Physical characteristics

The American Staffordshire Terrier is a medium-sized dog, well-proportioned and muscular. Males generally measure between 45 and 48 cm at the withers and weigh between 25 and 30 kg, while females measure between 43 and 46 cm and weigh between 20 and 25 kg. Their coat is short, tight, and glossy, requiring little maintenance. Accepted coat colors include black, blue, fawn, red, brindle, and white, with or without white markings. The head is broad with powerful jaws, short and semi-pricked ears, and round, dark eyes. The body is compact with a wide and deep chest, strong limbs, and a short, tapered tail. All of these characteristics give the Amstaff an athletic and imposing appearance, while maintaining a certain elegance.


The American Staffordshire Terrier is known for its balanced and affectionate character. It is a very loyal and devoted dog to its family, often described as an excellent companion. The Amstaff is intelligent and courageous, making it a protective dog, ready to defend its loved ones. Despite its reputation as a guard dog, it is generally very sociable and loving with children, showing great patience and a gentle nature. It is also social with other pets if well socialized from a young age. The Amstaff is energetic and needs a lot of exercise to stay physically and mentally healthy. It is a dog that loves to play and interact with its family members. With proper training, it can be very obedient and respond positively to training.

Life expectancy

The American Staffordshire Terrier enjoys a relatively long life expectancy for a dog of its size, typically ranging from 12 to 16 years. This longevity is the result of rigorous selection aimed at promoting healthy dogs free from serious hereditary diseases. To maximize the Amstaff's life expectancy, it is crucial to provide it with a balanced diet, regular veterinary care, and a stimulating environment that meets its physical and mental needs. Special attention should be given to daily exercise, dental care, and parasite prevention. In general, well-maintained and loved Amstaffs by their owners can live a long and happy life, bringing joy and loyalty to their families for many years.

Exercise and activity needs

The American Staffordshire Terrier is a very energetic dog that requires a lot of exercise and activity to stay healthy and happy. It is recommended to provide him with at least one hour of intense exercise per day, including walks, runs, and interactive games such as frisbee or fetch. Amstaffs also enjoy mental challenges, so agility training or puzzle games can be very beneficial. Exercise not only helps to maintain their physical condition, but also helps to prevent boredom, which can lead to destructive behaviors. These dogs are naturally active and enjoy having tasks to accomplish, whether it's playing with their owners or engaging in more structured activities. Providing regular sessions of physical and mental activity is essential for their overall well-being.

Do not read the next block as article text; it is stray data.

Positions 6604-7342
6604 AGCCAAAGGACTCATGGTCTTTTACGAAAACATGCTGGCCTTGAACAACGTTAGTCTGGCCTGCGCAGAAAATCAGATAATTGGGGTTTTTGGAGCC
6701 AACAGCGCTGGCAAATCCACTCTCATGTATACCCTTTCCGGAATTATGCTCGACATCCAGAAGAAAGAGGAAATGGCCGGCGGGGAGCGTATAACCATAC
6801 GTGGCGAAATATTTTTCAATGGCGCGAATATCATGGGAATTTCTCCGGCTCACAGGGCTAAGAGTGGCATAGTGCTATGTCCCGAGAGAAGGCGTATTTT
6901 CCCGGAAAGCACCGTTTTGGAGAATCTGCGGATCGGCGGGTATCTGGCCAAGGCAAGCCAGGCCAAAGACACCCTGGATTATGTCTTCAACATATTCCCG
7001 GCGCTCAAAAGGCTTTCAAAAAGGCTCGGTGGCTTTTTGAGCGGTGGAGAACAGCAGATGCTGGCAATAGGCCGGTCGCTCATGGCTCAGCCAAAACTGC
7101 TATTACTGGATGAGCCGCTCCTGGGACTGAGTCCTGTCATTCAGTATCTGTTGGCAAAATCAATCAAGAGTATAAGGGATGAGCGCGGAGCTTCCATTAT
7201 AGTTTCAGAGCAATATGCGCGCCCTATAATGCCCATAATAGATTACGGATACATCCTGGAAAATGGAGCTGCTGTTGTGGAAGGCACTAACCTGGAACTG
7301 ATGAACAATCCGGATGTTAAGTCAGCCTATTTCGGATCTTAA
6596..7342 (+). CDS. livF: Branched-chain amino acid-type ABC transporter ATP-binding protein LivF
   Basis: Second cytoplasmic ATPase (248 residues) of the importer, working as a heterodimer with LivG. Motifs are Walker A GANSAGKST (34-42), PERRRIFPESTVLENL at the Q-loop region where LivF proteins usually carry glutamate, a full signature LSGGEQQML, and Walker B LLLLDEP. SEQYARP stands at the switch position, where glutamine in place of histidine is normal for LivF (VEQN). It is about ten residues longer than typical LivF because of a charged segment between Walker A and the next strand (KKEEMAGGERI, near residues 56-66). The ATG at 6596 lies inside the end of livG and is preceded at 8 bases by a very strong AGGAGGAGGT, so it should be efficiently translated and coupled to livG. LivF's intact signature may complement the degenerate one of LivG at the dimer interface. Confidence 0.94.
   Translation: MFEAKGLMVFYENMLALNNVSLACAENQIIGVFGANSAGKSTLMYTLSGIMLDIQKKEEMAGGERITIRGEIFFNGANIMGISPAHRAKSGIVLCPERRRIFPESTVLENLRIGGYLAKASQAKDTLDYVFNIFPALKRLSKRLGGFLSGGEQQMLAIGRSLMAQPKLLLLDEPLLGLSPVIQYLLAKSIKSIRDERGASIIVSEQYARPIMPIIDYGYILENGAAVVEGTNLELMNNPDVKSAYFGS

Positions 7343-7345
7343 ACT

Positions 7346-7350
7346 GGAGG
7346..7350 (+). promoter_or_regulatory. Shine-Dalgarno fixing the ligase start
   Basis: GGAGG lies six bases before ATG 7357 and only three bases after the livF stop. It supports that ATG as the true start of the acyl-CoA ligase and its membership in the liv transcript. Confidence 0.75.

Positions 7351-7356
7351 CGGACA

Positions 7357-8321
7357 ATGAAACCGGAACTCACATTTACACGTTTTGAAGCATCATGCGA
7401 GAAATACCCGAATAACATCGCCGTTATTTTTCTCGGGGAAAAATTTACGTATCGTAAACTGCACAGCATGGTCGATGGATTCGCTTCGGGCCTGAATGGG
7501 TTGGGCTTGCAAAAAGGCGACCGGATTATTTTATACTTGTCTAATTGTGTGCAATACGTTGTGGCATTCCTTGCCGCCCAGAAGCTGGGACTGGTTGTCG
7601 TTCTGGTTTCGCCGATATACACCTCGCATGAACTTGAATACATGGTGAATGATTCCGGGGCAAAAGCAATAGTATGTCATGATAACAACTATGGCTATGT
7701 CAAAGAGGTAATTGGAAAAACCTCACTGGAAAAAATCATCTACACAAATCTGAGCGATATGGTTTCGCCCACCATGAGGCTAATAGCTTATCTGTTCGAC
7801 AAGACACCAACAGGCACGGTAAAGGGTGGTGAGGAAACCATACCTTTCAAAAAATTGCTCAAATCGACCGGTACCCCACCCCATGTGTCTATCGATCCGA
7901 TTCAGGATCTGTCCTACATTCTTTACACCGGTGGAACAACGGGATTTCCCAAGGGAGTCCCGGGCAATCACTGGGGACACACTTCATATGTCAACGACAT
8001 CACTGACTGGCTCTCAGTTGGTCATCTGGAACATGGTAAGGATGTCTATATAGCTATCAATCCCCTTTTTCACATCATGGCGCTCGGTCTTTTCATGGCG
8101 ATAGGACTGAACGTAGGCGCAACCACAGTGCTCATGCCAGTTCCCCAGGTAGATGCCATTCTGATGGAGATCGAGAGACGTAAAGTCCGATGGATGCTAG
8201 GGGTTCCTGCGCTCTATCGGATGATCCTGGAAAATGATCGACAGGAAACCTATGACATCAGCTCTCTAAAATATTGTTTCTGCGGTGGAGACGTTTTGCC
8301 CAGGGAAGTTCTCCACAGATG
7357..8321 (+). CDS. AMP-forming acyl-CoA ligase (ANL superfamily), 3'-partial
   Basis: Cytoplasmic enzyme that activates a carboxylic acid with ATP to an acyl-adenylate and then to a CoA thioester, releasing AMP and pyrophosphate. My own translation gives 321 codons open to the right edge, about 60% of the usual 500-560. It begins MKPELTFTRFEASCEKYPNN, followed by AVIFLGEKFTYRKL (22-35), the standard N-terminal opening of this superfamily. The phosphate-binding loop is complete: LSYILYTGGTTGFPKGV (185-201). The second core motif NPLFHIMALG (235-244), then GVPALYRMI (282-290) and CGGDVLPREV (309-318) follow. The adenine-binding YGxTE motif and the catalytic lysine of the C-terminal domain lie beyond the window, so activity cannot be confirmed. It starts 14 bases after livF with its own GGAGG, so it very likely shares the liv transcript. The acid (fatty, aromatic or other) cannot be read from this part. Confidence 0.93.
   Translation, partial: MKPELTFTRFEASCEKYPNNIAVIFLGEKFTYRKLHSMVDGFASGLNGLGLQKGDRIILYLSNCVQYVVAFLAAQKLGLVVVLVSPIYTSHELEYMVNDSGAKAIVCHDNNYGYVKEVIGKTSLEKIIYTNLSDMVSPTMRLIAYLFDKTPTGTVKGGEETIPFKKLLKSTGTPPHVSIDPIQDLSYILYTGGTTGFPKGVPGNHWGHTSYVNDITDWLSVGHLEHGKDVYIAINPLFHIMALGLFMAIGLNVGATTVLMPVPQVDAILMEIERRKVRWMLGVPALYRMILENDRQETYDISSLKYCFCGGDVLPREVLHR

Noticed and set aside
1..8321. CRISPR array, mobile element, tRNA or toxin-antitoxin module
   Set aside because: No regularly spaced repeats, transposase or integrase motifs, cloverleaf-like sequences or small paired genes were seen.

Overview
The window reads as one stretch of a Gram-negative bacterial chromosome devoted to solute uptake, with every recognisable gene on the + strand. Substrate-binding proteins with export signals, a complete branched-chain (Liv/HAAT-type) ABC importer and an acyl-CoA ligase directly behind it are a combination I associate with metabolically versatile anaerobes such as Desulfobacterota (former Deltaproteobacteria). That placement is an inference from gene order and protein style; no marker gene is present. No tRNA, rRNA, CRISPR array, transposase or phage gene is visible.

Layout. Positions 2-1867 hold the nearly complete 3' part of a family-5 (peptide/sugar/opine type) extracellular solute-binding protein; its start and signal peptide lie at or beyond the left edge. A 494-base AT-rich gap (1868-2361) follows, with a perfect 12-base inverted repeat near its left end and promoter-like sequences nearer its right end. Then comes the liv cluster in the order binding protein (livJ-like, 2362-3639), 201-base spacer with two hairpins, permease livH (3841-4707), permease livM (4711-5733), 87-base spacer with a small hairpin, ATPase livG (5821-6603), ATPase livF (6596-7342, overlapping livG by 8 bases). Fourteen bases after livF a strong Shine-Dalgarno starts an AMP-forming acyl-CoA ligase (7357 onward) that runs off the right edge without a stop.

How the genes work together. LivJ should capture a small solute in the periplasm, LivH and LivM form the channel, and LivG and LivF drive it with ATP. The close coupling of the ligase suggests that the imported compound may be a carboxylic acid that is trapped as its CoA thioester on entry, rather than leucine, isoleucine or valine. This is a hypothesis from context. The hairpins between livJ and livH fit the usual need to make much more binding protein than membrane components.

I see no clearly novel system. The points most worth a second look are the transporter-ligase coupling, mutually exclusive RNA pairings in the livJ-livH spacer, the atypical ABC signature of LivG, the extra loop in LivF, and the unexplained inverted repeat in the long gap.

Recommended diet

To ensure optimal health for the American Staffordshire Terrier, balanced and high-quality nutrition is essential. A diet rich in protein is recommended to support its dense musculature. Specific premium kibbles for active breeds, combined with portions of lean meat, vegetables, and rice, are a solid foundation. It is important to monitor quantities to avoid overweight. On average, the monthly cost of feeding an Amstaff ranges between 50 and 80 euros, depending on the quality of the chosen products. It is also advised to include supplements such as omega-3 for healthy skin and coat. Always provide fresh water and regularly consult a veterinarian to adjust the diet according to the age, weight, and activity level of the dog.

Training and obedience

The American Staffordshire Terrier is an intelligent and eager to please dog, which makes training and obedience easy. Starting training at a young age is crucial to establish strong behavioral foundations. Early socialization is essential to help him interact positively with other animals and people. Training should be based on positive methods, such as rewards and encouragements, to reinforce desired behaviors. Consistency and patience are essential, as the Amstaff can sometimes be stubborn. Structured training classes can be beneficial for owners, especially those with no experience with this breed. By incorporating play sessions and stimulating activities, training can be both effective and enjoyable for the Amstaff, contributing to a harmonious relationship between the dog and its owner.

Behavior with children

The American Staffordshire Terrier is generally very gentle and protective with children. Known for its patience and tolerance, it can be an excellent playmate. However, as with any dog breed, it is crucial to supervise interactions between the Amstaff and young children to ensure everyone's safety. It is also important to teach children how to interact respectfully with the dog. Thanks to its affectionate nature and desire to please its loved ones, the Amstaff often develops close bonds with family members, including children. With proper socialization and training, the Amstaff can be a wonderful addition to a family with children, bringing joy, protection, and affection into the home.

Compatibility with Other Animals

The American Staffordshire Terrier can coexist harmoniously with other pets if well socialized from a young age. Due to its origins, it may have a tendency towards dominance, but with proper training, this characteristic can be managed. Gradual and controlled introduction to other animals, as well as continuous supervision, are essential to develop peaceful cohabitation. It is particularly important to monitor interactions with small animals, as the hunting instinct can sometimes manifest itself. In general, a well-socialized Amstaff will be tolerant and even friendly with other animals, especially if exposed to them from a young age. Owner supervision and patience are key factors in ensuring a successful integration of the Amstaff into a multi-animal household.

Grooming needs